Furyu: The Budo Journal.
Edited by Wayne Muromoto.
80 p. 8.5" x 11" magazine.
There are only a handful of magazines on the martial arts worth spending your time or money on these days. Furyu: The Budo Journal is most emphatically one of them and belongs on your bookshelf. Established in 1994 by Wayne Muromoto, with some serious prodding by author Dave Lowry, the magazine was an attempt to counteract the Black Belt-ization of the martial arts press. Wayne wrote in that first issue (now a collector's item) "Furyu is about elegant, classical time-honored and historical aspects of traditional Japanese martial arts; the kobudo (old martial arts) and the shinbudo (which include kendo, judo, karatedo, aikido, and so on). Regardless of system or style of traditional Japanese budo, we will espouse those martial arts schools, teachers and students that, in our carefully guarded opinion, attempt to foster certain attributes in a student. These characteristics include respect, honor, propriety and humbleness. Whether the art emphasizes kobudo or shinbudo, sportive or pure kata, we will try to be a forum for knowledgeable dialogue on all forms of 'traditional' Japanese budo."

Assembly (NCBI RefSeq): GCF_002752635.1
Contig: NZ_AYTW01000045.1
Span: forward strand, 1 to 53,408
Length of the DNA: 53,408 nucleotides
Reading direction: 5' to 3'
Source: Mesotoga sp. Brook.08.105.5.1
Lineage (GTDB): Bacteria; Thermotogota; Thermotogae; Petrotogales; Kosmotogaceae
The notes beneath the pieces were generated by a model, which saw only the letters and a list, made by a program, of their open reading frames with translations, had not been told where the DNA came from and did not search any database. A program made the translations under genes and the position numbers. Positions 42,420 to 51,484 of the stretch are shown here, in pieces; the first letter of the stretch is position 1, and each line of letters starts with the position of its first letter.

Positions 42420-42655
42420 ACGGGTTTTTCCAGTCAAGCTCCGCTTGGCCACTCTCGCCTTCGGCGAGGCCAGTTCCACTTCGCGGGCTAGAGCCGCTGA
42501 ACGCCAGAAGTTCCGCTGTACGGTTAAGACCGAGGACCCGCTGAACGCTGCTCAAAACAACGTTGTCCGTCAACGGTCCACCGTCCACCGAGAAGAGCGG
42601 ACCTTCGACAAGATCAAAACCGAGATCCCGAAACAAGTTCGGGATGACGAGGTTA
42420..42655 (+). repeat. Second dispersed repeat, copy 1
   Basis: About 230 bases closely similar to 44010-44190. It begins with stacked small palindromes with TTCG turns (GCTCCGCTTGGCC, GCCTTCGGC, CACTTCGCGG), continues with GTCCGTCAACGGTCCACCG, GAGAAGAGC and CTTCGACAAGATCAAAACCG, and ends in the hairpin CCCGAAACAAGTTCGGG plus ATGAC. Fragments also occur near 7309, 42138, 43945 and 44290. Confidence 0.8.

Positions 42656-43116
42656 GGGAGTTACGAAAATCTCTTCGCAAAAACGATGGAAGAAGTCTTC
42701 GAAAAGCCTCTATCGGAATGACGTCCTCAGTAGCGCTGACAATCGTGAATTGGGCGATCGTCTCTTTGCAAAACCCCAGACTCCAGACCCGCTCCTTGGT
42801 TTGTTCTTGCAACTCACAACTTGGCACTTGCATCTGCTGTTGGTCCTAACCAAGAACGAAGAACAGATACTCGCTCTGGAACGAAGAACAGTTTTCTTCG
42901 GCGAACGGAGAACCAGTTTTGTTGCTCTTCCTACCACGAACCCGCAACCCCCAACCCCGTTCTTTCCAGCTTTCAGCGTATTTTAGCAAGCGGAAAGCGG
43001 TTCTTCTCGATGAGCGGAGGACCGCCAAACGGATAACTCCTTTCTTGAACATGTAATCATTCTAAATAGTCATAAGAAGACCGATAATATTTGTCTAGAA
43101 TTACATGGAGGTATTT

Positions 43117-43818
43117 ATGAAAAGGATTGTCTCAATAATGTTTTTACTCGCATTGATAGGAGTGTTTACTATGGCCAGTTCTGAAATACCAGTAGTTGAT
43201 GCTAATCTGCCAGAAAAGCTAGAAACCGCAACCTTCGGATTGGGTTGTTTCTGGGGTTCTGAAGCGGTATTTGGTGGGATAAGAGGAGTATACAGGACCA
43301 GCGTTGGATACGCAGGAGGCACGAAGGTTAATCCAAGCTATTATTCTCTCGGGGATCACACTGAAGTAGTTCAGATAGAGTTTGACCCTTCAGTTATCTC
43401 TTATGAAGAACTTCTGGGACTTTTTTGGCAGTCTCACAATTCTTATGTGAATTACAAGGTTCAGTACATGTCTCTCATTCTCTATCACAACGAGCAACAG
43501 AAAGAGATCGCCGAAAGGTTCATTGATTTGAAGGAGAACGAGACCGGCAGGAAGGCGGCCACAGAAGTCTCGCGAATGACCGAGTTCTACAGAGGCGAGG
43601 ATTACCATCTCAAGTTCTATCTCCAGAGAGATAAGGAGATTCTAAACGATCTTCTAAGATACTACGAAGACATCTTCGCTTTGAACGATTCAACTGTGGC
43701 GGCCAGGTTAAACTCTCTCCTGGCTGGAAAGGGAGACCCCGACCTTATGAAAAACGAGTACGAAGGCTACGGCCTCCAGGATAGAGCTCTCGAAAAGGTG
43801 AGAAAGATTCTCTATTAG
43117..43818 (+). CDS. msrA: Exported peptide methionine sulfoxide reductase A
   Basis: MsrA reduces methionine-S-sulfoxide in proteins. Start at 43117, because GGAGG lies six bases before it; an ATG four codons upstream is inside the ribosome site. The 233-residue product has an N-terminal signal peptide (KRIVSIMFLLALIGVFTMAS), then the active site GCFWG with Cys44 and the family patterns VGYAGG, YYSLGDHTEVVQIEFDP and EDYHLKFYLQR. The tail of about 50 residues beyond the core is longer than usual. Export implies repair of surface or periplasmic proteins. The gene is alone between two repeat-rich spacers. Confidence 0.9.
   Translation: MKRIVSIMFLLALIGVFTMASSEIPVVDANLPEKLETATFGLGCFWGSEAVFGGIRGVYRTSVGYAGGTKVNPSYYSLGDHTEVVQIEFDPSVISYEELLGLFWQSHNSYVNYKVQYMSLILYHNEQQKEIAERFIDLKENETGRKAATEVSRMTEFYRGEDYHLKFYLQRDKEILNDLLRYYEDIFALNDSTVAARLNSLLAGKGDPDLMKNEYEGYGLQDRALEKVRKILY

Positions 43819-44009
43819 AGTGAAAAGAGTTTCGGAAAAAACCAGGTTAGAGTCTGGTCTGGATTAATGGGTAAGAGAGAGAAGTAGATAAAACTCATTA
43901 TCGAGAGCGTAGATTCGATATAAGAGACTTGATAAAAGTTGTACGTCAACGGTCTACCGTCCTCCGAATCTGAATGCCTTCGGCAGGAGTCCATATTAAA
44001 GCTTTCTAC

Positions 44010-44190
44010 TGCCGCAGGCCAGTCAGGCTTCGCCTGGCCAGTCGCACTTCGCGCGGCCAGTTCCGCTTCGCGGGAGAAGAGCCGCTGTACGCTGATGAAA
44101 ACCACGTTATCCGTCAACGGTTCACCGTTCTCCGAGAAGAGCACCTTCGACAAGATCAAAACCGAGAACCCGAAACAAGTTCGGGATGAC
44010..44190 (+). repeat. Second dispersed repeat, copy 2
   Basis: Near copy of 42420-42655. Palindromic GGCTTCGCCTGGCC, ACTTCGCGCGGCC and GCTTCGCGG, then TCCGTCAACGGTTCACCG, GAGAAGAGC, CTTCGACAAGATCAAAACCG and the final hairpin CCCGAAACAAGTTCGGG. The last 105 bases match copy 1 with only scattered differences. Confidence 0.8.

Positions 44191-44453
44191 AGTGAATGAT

Four years and nine issues later (the initial bimonthly publication schedule proved to be a little too ambitious--subscriptions are now for six issues, not necessarily for one year) Furyu has maintained a high level of integrity of content. In fact, the only thing truly lacking in this magazine, which appeals to modern budoka and classical purists alike, is a predictable publication schedule.